But lurking just under the surface of this transparent art direction is Fiverr’s questionable core mission.

I’m a freelancer, one of the millions of self-employed in this country whose “biz-dev” process can be reduced to one basic strategy: sing for your supper. (Can’t stop, won’t stop.) We spend much of our client negotiations performing a delicate dance between justifying our worth and divining just how small the project budget might be. I’ve heard people scoff at what seems like the cush life of high day rates. Here are some of the stark realities:

  • The self-employed pay all Social Security and Medicare taxes (roughly 15%), as opposed to full-time employees and their employers splitting these costs. (This does not include income taxes.)
  • Freelancers pay quarterly taxes, which amounts to cutting large checks every three months to the IRS. This can be a struggle when clients are late with payment. (It once took me over a year, and countless emails, to get paid for completed work.)
  • We pay the full freight for our healthcare. (I don’t know anyone in my freelance community who qualifies for the ACA subsidies. And Trumpcare® isn’t looking very promising.)
  • We’re solely responsible for managing and contributing to any retirement program like a 401(k), if you’re lucky enough to have any money left to contribute.
  • While we’re eligible for certain tax deductions and business write-offs, tracking these expenses and keeping books is entirely up to us. Just add CFO to a job title that already includes CEO, HR, and Janitor. (Wait, does this mean I’m a lean entrepreneur?)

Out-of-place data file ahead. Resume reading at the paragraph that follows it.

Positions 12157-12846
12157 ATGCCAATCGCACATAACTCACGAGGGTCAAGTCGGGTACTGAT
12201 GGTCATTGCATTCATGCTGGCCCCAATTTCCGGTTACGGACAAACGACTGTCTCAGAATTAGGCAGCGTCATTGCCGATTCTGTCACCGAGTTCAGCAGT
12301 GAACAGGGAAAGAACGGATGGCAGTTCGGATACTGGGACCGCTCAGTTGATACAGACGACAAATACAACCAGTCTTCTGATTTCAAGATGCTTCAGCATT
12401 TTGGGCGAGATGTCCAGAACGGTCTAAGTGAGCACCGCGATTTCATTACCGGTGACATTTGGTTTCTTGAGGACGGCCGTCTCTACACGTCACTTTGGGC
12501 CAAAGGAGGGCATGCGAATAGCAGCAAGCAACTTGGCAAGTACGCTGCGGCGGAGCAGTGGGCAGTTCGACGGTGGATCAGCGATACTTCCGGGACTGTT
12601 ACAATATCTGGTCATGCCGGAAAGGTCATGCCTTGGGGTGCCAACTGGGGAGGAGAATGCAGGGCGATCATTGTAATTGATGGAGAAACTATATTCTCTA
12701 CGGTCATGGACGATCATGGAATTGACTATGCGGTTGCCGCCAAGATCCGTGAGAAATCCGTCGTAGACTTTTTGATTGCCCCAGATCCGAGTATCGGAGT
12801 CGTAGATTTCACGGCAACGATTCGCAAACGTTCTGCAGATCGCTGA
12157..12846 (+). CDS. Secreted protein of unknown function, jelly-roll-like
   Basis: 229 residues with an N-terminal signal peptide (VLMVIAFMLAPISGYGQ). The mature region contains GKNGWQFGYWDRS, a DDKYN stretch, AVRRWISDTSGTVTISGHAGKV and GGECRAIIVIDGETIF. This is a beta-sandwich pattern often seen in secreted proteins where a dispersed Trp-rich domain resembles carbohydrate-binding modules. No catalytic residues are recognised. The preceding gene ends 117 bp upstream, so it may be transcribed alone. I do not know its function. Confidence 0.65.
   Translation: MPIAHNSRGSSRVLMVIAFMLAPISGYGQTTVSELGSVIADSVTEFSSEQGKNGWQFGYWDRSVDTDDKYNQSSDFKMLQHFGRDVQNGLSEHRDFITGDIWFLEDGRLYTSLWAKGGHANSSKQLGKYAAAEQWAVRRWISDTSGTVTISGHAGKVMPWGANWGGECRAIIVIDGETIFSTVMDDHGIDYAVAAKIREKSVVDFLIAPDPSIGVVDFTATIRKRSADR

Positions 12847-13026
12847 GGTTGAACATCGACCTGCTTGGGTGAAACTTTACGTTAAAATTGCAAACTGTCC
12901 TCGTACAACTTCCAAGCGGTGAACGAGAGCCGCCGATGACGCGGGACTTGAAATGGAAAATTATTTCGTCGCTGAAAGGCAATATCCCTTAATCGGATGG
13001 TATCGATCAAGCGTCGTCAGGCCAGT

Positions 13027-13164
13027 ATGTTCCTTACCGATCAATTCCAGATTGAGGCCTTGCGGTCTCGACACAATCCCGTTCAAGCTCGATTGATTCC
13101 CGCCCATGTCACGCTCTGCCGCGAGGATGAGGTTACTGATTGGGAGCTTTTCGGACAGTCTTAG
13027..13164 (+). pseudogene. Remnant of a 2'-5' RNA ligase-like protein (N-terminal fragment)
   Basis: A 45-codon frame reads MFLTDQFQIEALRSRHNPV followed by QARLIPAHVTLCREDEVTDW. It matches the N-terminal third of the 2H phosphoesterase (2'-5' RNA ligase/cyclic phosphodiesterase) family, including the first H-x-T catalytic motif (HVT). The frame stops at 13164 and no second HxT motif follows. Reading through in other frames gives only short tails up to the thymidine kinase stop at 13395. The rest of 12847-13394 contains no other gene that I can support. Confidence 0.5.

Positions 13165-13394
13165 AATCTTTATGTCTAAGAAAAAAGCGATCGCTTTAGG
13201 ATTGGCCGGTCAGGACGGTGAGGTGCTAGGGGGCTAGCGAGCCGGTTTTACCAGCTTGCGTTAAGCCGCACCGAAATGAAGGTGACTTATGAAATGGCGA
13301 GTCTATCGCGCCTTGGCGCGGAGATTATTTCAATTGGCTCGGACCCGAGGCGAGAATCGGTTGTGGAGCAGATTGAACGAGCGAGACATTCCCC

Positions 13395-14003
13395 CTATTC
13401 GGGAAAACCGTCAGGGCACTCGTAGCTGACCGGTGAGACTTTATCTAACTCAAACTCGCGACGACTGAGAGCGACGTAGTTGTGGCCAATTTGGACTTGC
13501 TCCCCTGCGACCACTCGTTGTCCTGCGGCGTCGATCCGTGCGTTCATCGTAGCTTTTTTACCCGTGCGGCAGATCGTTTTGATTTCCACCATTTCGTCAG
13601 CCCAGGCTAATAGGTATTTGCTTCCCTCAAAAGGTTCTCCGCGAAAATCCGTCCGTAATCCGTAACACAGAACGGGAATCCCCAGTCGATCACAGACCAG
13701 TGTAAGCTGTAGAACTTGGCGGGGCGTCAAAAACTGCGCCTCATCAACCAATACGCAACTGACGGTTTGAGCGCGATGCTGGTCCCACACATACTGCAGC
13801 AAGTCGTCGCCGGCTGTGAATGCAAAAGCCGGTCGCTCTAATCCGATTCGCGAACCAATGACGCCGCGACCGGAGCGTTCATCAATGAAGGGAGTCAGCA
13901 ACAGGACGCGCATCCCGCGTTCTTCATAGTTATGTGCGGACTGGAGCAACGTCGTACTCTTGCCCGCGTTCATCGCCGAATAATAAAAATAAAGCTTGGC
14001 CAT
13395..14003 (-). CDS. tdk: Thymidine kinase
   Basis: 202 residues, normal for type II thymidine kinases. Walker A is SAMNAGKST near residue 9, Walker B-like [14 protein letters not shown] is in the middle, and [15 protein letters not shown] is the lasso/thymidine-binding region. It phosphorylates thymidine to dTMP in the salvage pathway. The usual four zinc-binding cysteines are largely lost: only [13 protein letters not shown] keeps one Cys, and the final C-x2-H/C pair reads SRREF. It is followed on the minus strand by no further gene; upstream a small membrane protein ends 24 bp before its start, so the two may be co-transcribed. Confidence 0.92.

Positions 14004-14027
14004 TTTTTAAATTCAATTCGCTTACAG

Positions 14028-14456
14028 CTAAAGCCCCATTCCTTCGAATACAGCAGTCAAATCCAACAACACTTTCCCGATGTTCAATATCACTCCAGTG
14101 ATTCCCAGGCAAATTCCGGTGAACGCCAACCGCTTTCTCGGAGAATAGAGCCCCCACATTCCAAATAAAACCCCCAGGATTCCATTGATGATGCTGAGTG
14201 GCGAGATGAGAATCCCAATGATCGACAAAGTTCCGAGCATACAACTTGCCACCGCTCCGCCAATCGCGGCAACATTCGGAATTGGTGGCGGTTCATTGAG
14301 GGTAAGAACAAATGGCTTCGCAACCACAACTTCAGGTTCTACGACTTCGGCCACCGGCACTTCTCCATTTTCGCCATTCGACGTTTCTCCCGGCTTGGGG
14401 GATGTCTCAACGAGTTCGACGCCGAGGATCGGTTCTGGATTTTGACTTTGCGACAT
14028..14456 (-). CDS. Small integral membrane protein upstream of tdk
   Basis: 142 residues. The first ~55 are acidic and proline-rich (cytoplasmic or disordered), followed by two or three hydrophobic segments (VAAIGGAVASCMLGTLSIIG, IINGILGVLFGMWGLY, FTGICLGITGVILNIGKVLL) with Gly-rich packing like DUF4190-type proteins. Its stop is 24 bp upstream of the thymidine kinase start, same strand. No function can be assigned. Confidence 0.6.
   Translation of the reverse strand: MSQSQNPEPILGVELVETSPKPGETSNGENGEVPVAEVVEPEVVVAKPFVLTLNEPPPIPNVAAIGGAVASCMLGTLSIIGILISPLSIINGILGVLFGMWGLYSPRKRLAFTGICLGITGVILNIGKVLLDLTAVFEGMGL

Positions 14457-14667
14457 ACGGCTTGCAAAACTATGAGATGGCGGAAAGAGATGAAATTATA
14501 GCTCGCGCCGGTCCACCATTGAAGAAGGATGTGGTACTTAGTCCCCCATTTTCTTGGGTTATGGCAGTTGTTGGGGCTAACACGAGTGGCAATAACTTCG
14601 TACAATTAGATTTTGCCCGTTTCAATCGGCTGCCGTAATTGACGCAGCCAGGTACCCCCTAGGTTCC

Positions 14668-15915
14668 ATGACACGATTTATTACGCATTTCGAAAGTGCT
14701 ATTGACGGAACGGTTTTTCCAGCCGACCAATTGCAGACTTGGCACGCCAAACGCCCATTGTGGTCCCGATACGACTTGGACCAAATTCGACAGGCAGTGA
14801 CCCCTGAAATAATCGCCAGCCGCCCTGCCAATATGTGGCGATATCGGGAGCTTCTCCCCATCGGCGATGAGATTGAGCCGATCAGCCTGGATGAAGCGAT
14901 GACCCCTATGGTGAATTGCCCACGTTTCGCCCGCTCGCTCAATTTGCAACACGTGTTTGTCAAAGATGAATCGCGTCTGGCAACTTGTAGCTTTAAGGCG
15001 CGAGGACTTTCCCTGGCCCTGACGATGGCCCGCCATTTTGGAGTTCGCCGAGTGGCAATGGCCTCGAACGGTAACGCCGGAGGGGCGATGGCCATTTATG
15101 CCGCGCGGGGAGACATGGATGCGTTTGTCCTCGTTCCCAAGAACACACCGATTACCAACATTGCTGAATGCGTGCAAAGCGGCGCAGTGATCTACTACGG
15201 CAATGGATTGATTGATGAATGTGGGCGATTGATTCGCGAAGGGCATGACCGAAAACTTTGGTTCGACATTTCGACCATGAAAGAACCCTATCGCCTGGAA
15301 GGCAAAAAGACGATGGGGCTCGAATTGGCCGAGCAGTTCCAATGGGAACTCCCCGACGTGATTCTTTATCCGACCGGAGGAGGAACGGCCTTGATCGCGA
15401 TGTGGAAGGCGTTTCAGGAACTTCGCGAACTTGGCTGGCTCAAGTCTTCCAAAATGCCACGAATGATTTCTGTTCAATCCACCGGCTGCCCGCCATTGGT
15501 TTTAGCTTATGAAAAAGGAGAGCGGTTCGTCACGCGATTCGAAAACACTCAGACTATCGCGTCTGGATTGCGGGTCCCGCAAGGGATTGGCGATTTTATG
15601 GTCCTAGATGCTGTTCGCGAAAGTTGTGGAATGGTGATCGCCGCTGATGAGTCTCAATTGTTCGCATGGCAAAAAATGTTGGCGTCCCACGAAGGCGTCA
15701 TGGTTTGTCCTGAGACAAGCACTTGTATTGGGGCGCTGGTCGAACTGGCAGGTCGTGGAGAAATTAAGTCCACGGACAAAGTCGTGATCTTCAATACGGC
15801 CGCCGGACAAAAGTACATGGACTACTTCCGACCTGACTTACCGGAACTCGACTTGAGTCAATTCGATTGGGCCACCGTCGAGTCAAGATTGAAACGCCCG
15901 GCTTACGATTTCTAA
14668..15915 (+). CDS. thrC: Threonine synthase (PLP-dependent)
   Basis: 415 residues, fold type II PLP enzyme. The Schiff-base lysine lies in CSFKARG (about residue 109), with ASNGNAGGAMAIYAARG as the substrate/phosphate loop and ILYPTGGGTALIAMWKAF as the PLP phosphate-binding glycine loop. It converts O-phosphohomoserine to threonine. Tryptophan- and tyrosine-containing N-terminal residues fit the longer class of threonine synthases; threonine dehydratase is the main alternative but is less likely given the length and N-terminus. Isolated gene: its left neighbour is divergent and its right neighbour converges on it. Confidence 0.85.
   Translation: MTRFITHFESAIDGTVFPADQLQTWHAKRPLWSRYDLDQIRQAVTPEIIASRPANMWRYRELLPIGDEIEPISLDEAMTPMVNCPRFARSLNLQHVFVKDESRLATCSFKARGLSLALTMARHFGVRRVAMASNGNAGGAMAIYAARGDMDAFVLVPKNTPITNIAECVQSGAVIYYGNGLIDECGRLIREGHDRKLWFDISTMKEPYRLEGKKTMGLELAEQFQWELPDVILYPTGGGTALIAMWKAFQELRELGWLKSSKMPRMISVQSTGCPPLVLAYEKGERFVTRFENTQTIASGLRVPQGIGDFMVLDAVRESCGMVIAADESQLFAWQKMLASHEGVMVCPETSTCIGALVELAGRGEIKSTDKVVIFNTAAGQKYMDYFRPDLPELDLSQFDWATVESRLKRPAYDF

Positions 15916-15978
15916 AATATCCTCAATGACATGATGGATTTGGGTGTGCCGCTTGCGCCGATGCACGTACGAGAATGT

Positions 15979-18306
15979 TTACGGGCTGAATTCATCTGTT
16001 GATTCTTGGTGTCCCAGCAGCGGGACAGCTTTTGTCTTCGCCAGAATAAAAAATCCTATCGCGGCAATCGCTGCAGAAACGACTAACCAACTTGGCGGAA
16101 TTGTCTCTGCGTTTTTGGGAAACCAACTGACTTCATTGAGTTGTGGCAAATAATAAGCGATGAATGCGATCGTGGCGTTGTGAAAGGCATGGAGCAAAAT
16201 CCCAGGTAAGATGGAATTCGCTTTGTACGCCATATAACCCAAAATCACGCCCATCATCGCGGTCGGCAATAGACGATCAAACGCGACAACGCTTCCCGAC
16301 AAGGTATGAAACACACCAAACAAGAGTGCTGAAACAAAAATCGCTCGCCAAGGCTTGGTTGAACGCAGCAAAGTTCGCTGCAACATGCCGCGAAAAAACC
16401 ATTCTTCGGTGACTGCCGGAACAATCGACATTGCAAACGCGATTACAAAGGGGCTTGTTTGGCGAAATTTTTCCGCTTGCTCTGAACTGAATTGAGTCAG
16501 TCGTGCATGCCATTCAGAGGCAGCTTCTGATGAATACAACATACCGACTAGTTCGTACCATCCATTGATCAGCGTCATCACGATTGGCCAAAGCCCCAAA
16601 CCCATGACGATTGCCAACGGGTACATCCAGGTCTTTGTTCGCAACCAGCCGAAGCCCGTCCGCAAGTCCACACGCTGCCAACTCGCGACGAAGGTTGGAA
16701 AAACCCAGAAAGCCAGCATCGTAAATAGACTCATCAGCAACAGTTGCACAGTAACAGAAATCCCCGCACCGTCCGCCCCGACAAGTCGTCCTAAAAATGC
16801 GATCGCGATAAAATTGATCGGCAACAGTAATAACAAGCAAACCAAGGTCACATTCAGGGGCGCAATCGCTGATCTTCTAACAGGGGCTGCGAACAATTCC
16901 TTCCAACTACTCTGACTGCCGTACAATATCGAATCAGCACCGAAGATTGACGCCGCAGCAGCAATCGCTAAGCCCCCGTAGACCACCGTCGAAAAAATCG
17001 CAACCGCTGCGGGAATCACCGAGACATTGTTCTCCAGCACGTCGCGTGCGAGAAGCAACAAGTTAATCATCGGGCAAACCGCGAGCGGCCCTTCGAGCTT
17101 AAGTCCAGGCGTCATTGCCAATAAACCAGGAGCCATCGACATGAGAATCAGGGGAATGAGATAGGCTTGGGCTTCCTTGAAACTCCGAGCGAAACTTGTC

• Many aspects of our work, like chasing down projects that never materialize or updating portfolio websites, are sunk costs. (This is as opposed to full-timers who, by virtue of their salaries, are compensated for pitching work that might go nowhere.)

These are just a handful of the challenges a freelancer might face, a list that is by no means exhaustive. But just to be clear, this isn’t a catalog of grievances. Rather, consider it context.

The salient point is that Fiverr’s business model further contributes to the broader structural issues of the gig economy. In serving entrepreneurs by undercutting market rates, it hamstrings independent contractors. The idea that companies are trimming down “nonessential” workers or reducing “cost centers” isn’t new. The truth is that outsourcing can inject vital and fresh ideas into a stale or floundering business. That’s precisely why the vast market of creative services—from advertising to branding and graphic design—exists in the first place.